How to Know When Conformal Coating Needs Removal

Posted by Jake Hinojoza on Mar 21, 2017 9:00:00 AM
Jake Hinojoza

Conformal coatings were designed to be safe and effective for years to come. Unfortunately, though, that isn't always the case. There are certain conditions which can severely impact the quality of the coating, limiting its effectiveness and even altering the product's overall performance. This can lead to serious issues. How do you know when your conformal coating needs to be removed?

The Removal Process

Before you start looking for signs that your conformal coating needs to be removed, it's important to know that removing conformal coating is often a complex process. Although it is occasionally possible for the end-user or the original equipment manufacturer to remove the conformal coating from a surface, the process is usually rendered impossible by insufficient knowledge, skills, or tools, making removal too dangerous or costly to be done. As a result, the conformal coating removal process is best performed by conformal coating experts or removal professionals. This is usually the only way to ensure that the product itself remains intact without incurring expensive damages.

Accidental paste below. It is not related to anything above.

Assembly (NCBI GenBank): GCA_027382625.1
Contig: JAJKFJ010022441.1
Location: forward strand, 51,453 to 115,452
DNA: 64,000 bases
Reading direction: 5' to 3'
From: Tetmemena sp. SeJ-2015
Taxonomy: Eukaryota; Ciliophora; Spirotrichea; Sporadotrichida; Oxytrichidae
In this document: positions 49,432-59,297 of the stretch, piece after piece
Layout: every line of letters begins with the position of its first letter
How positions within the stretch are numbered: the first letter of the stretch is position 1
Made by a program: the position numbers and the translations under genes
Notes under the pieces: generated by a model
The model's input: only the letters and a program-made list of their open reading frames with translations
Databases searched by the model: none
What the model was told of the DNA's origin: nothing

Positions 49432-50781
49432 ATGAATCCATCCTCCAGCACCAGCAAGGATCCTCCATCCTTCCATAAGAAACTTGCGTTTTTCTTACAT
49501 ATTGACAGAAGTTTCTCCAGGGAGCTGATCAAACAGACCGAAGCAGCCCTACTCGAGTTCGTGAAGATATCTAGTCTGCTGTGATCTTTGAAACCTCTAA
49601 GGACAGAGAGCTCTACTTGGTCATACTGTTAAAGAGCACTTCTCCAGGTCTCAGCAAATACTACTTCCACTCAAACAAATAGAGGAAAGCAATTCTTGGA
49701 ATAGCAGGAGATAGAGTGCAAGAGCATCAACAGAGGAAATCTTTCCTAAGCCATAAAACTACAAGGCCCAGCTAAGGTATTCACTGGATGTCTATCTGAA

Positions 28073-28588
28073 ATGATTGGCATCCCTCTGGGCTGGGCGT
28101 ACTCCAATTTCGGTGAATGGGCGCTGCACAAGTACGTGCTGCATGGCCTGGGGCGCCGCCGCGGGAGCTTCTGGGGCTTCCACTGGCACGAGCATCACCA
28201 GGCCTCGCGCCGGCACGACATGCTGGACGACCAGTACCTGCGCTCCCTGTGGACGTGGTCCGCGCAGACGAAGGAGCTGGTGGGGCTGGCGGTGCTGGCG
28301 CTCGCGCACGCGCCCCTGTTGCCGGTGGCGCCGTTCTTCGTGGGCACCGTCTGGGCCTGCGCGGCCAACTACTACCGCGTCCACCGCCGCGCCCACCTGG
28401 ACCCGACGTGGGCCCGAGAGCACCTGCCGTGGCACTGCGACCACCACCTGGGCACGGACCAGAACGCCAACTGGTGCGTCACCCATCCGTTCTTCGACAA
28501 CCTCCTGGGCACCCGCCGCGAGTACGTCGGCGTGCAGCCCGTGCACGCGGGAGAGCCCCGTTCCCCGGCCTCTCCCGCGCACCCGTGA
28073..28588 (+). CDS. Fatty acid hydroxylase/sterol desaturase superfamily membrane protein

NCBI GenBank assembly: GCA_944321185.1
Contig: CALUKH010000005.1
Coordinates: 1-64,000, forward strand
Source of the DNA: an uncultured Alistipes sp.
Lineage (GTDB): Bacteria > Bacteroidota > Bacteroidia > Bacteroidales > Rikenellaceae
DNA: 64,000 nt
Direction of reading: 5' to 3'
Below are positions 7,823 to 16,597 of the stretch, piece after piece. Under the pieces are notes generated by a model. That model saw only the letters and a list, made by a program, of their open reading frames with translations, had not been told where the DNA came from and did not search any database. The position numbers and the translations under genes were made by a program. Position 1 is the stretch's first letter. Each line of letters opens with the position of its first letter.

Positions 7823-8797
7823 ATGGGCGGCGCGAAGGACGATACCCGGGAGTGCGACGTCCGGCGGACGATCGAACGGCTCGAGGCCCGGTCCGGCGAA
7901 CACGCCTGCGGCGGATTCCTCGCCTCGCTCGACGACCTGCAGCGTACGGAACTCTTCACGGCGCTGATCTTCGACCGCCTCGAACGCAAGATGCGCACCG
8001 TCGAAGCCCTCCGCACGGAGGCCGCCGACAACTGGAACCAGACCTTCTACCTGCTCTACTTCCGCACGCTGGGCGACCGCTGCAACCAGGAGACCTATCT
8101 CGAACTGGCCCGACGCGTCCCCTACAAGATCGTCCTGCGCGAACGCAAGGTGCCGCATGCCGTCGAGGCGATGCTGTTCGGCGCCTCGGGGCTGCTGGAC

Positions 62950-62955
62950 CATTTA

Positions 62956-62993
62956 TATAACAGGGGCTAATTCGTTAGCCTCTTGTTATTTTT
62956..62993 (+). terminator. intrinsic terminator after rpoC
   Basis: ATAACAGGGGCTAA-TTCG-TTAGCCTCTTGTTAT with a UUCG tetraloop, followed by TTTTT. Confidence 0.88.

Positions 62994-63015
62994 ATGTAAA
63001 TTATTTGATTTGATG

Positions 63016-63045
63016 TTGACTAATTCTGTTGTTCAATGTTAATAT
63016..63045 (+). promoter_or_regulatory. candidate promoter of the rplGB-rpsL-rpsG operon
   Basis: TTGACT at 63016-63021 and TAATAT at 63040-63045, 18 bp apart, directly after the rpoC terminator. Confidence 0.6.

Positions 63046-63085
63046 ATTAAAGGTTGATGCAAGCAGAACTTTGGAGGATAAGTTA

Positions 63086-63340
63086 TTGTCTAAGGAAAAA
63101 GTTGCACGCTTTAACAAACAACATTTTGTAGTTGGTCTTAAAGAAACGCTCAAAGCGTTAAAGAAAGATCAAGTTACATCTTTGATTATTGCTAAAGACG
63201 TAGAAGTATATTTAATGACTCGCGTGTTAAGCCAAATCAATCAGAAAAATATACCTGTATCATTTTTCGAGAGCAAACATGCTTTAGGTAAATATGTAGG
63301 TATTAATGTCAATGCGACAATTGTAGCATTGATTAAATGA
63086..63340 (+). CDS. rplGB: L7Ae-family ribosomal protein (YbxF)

What to Watch For

What circumstances might cause conformal coating to need removal? The three main reasons are tin whiskers, poor adhesion, and complications.

  • Tin whiskers. Tin whiskers are defects along the sides of metal that appear as spiky protrusions, much like whiskers. These little problems can cause big issues down the line: their continued presence will eventually cause short-circuits. Unfortunately, it's often necessary to remove the conformal coating so that the tin whiskers can be eliminated.
  • Poor adhesion. If for any reason the conformal coating doesn't have strong adhesion--like, for example, if there are contaminants on the substrate material that interfere with the coating--the coating will have to be removed.
  • Complications. Sometimes, conformal coatings need to be removed even before they've been placed completely. Situations like these usually arise when previous problems have rendered the entire process too complicated, expensive, or inefficient to complete.

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Topics: Conformal Coating Types